That’s kind of what I’m thinking about now, having pondered that single line the past couple days. How can I be the skylark to another–how can I bring hope or freedom or joy? And in the circumstances where my drum is muffled and my strings are loosed, am I listening for the skylark’s song–am I able to rejoice with those who rejoice when I am down?

Maybe this is all beating a metaphor or three way past their limits. I can’t help it, I’m a poetic romantic and I have a lot of time on my hands. Regardless, that’s what I want to say to you and to myself in this time. Plenty of people are reminding us to wash our hands (as they well should) so I guess I’ll be here to remind us to sing or hope or be free or whatever it is that I’m trying to say.

Anyway. As we cross into April, and continue into an uncertain future, let’s all resolve to be cleaner, kinder, and more hopeful. And, of course, let us luxuriate in the time spent with one another–virtually or in person–and with our cats.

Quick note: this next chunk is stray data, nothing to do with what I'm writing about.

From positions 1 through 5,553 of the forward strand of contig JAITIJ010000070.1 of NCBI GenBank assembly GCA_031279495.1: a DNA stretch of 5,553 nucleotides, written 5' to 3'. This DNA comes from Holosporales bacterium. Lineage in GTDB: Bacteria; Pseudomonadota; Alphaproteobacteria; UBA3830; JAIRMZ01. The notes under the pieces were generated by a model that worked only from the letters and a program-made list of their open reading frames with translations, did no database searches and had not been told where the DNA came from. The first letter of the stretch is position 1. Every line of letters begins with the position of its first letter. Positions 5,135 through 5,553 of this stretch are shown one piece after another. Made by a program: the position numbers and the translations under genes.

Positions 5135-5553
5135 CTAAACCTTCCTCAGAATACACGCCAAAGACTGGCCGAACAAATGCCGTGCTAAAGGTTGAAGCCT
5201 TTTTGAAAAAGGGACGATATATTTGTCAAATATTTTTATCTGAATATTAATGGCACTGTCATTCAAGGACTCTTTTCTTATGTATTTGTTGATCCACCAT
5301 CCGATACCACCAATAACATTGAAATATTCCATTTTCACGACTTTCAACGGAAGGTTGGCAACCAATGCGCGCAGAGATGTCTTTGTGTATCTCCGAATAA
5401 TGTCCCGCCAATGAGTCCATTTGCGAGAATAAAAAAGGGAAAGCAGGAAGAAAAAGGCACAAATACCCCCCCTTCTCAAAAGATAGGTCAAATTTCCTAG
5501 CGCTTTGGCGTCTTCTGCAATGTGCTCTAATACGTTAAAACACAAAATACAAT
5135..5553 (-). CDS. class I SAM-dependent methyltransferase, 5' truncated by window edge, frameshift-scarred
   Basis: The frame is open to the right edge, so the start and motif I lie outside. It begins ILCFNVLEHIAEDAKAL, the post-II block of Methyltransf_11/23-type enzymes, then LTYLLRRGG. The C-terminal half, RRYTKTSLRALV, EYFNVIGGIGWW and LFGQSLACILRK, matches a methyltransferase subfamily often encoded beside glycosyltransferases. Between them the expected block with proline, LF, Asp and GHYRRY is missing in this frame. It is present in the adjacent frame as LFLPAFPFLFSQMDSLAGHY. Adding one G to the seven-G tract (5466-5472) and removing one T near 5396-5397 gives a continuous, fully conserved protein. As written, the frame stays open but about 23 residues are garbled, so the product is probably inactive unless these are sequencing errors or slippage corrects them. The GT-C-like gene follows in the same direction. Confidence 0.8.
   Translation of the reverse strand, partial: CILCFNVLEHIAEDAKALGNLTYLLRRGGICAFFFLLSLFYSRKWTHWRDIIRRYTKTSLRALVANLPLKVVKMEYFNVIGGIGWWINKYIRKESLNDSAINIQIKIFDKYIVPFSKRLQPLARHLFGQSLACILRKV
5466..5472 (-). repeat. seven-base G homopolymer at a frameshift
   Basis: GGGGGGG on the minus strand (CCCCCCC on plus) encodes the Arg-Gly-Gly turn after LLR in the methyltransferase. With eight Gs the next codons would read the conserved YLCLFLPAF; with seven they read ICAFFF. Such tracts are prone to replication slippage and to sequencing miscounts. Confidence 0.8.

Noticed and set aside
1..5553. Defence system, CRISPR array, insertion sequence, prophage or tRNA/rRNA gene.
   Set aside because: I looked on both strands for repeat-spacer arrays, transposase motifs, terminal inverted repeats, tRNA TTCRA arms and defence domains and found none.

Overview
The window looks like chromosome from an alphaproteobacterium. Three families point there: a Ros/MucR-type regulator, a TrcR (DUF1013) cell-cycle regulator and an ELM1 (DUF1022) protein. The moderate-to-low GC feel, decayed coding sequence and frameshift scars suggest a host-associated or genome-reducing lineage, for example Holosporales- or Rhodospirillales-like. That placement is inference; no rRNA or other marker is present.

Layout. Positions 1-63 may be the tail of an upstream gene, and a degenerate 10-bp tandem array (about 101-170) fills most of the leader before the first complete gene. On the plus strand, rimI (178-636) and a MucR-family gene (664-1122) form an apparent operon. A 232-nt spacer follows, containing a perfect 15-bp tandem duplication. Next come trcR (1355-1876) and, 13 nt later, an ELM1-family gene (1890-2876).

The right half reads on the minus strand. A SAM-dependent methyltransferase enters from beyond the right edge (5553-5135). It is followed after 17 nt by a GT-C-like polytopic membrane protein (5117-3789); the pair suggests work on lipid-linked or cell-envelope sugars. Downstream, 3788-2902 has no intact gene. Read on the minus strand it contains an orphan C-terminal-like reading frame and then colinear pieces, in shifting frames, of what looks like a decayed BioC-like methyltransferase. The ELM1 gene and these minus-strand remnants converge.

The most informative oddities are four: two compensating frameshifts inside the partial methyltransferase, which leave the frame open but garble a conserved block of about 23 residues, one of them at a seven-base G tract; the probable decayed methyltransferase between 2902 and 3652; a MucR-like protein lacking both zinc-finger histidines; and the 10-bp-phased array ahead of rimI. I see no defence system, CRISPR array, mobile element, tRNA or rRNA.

Job, Growth, Lips, Kitties

So I guess I should start off this week with the biggest personal yikes that has happened to me since I last posted. Which is that, unfortunately, I was not flown anywhere. Nor did I fly anywhere. Because my prospective employer decided that, what with a big virus threatening and extraneous travel not advised, a video interview (like my first one with them) would suffice. Understandable but not ideal. At least it still happened.

And I’m very grateful that it did. I think it went really well, I feel like I came across as very personable and very suited for the position. They all seemed really nice as well. Hoping that their willingness to fly me out (even though it didn’t happen) and having a two hour second interview are good signs. Now, once more, it’s a waiting game. But I should hear from them relatively soon. Here’s hoping. Hoping real hard.


Things otherwise have not been particularly thrilling. I also have not had any big thoughts about anything.